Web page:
Annuals. Deadhead spent blooms. Cut leggy annuals back to rejuvenate. Do this by cutting back every other plant by one-half. As plants fill back out, cut the remaining stems back.

Perennials. Deadhead. Weed flowerbeds regularly. Keep soil moist, not soggy, around ferns. Avoid letting ferns get too dry as they will go dormant. Cut bouquets to extend the enjoyment of your flowers indoors. Divide irises this month.

Roses. Prune lightly to encourage fall bloom. Continue spraying for black spot. Use a store-purchased fungicide or make your own: four teaspoons baking soda and one teaspoon liquid soap or vegetable oil per gallon of water.

Trees and Shrubs. Substantial rainfall received from earlier spring rains needs to be supplemented with continued deep, thorough watering, at least the equivalent of an inch a week. Prune hydrangeas later this month. As soon as the blooms begin to fade, remove some of the older canes at soil level. This reduces plant size and encourages growth of new canes.

General Yard. Turn and dampen the compost pile often, otherwise pests like flies will attempt to breed in the clippings. Mulch azaleas and rhododendrons to keep their shallow roots cool. Remove suckers from roses, azaleas, camellia, rhododendron, etc., as they appear. Cut back shoots of wisteria.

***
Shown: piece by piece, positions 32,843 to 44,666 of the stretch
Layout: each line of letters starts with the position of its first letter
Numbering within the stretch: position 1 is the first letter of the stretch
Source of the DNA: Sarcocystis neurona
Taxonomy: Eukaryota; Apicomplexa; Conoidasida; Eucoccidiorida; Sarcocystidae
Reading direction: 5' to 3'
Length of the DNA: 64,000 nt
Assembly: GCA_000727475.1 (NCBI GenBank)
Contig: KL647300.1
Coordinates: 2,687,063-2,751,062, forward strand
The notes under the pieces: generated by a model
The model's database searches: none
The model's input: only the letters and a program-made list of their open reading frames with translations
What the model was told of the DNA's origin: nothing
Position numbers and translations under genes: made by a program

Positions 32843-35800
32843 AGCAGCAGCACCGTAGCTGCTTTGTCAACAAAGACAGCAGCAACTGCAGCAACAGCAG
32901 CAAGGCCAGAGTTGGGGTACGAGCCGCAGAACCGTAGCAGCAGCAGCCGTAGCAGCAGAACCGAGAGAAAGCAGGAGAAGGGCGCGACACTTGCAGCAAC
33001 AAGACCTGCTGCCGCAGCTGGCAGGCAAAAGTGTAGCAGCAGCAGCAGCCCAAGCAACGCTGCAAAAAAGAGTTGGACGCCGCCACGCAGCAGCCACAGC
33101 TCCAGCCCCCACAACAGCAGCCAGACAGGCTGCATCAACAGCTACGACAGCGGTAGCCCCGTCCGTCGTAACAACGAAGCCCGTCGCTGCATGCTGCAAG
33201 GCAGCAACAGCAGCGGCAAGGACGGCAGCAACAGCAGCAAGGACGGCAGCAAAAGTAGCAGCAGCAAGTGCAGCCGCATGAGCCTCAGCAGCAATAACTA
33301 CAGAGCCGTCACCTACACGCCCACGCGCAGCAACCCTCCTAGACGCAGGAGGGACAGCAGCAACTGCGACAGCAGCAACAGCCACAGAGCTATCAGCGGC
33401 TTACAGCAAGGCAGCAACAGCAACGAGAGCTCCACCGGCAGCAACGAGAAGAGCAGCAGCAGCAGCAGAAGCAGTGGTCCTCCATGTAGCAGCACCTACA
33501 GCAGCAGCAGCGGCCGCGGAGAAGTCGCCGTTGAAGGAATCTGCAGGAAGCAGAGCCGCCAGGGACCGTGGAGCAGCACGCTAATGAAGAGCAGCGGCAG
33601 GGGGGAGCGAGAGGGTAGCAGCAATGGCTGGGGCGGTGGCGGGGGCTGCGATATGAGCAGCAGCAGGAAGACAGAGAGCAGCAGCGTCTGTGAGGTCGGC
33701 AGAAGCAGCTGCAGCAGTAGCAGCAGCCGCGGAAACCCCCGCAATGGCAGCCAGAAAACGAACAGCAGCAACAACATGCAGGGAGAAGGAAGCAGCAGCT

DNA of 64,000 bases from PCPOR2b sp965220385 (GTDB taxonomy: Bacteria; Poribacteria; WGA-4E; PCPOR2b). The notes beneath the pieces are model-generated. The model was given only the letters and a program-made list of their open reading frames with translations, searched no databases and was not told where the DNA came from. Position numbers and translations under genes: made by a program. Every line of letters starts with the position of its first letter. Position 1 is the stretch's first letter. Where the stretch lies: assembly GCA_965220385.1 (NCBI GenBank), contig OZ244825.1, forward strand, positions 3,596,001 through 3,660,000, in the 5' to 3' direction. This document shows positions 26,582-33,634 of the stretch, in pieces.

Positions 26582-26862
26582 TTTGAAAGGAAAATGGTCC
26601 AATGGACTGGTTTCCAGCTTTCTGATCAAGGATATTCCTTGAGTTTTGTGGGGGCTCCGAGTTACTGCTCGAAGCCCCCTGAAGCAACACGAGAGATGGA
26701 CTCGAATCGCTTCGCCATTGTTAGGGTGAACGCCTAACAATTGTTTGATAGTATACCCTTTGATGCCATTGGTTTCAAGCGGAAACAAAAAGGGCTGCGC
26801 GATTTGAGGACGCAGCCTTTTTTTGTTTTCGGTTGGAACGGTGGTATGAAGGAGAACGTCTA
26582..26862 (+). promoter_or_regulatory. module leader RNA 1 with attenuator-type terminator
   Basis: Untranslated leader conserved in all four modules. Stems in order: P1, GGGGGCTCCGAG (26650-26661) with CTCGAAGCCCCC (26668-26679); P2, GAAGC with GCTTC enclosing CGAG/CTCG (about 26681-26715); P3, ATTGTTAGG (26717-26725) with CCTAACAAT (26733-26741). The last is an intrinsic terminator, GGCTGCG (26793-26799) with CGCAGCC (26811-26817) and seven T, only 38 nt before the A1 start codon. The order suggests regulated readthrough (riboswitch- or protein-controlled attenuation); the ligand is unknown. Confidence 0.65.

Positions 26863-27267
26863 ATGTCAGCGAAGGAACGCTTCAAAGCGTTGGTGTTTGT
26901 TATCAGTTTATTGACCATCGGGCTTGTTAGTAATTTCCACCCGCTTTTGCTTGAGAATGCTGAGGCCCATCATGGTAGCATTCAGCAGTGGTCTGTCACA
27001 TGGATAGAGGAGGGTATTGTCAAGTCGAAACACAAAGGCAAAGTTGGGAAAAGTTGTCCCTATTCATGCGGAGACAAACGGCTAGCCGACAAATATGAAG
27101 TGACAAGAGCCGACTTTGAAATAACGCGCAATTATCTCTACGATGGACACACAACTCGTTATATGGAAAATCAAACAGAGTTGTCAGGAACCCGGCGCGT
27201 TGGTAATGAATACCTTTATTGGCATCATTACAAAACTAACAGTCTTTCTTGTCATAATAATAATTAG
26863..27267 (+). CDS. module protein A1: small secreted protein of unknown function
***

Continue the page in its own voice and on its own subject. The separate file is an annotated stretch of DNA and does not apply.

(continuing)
Fruit Trees/Small Fruits. Harvest rabbiteye blueberries, blackberries and peaches. Keep fruit-bearing canes consistently watered throughout summer. Remove old canes once they have ceased production. Thin fruit from heavily laden trees. Keep grass under fruit trees short as it deprives the trees of nitrogen. Clean up any fruit you find that has been affected by scab.

Lawns. Lawns need at least an inch of water weekly to thrive. If you have to do supplemental watering, do so following local water rationing initiatives that may be in effect. More attention needs to be paid to raised beds and plants in containers. Raise mower height for the summer. Mow centipede to two inches, Kentucky bluegrass to two or three inches, Zoysia to two inches, St. Augustine from two to four inches, common Bermuda to two inches and improve Bermuda to one inch. If you catch the clippings, add them to the compost pile. Do not compost clippings taken after a weed treatment.

Vegetables. The premature rise to excessively high daytime and nighttime temperatures delayed production for most gardens. With a drop in temperatures will come an increase in production. Spray any pesticides you most use early in the day to avoid killing as many beneficial insects as possible. Plants should be sufficiently hydrated before such spraying. Now is the time to start the fall garden. Clip the flower stalks off garlic. It can be harvested once the leaves are brown.